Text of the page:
Editorial (April 15, 2019) – What I’m about to write isn’t new. It’s not breaking. It’s nothing Colorado Rapids supporters aren’t aware of. The Colorado Rapids defenders have been terrible in the Anthony Hudson era. This defense squanders leads and allows demoralizing blowout losses. It’s a problem and it doesn’t appear to be going away.
The Rapids have lost four games in a row and all but two games this season. They’ve given up 19 goals and are off to a slower start than last year. 2018 was the most disappointing season in club history. Their 63 goal conceded was the 7th worst in the league with those goals making the highlight reels of the opponent and producing snarky GIFs documenting how not to defend MLS DP strikers.
“It just deflates the team when we concede a goal. We need more confidence. That’s our biggest challenge,” Hudson said post game on Saturday. “It’s not good. I’m not happy with it. We have to find a solution. The reality is we’ve got to defend better.”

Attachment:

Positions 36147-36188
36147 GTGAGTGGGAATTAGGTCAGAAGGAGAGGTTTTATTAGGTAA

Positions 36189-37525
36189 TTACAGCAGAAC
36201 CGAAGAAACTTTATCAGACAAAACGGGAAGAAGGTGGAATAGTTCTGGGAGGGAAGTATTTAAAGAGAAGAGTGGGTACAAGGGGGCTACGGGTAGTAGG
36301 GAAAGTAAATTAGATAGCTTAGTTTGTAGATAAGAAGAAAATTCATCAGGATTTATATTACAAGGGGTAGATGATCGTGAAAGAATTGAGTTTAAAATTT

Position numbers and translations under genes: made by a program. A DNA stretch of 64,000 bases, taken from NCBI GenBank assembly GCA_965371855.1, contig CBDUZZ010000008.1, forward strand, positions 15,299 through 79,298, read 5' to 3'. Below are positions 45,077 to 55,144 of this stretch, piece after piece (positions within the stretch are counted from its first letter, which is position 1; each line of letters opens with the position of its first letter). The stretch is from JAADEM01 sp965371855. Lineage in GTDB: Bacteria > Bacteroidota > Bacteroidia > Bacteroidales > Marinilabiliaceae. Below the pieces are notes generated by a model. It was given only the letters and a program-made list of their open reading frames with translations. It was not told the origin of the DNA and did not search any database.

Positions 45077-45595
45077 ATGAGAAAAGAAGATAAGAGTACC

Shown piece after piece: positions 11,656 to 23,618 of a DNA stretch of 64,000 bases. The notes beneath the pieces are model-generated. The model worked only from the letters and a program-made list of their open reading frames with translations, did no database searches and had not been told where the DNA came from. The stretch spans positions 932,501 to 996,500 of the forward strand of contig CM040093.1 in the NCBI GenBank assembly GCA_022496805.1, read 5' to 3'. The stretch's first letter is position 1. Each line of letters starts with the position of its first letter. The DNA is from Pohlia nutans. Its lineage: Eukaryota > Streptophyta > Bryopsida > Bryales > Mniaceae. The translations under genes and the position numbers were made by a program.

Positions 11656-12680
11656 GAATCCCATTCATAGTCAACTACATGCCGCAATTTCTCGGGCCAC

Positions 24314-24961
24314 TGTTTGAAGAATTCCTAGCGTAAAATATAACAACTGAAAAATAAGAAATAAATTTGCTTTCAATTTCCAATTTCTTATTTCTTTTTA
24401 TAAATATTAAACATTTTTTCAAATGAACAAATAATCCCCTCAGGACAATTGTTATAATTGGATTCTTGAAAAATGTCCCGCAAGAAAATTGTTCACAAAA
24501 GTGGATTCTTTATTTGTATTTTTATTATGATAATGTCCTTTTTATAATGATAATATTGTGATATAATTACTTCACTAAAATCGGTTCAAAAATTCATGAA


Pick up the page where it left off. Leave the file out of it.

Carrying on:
By several metrics, Hudson’s first 41 MLS games are as bad as Pablo Mastroeni’s first 41 games with the club. Defending (the one thing Mastroeni’s teams were good at) has been an Achilles’ heel.
The personnel just aren’t good enough:
It’s almost tradition for each new front office/coaching staff in Commerce City to blame issues on their predecessors, namely needing time to get out of bad contracts and get their desired roster assembled. Padraig Smith and Hudson cannot make that claim about the defensive core.
Here’s the list of defenders on the current roster. Players signed prior to Smith and Hudson joining the club in their current positions are in bold:
Sebastian Anderson, Kortne Ford, Kofi Opare, Sam Raben, Keegan Rosenberry, Axel Sjoberb, Dillon Serna, Tommy Smith, Sam Vines, Danny Wilson, and Deklan Wynne.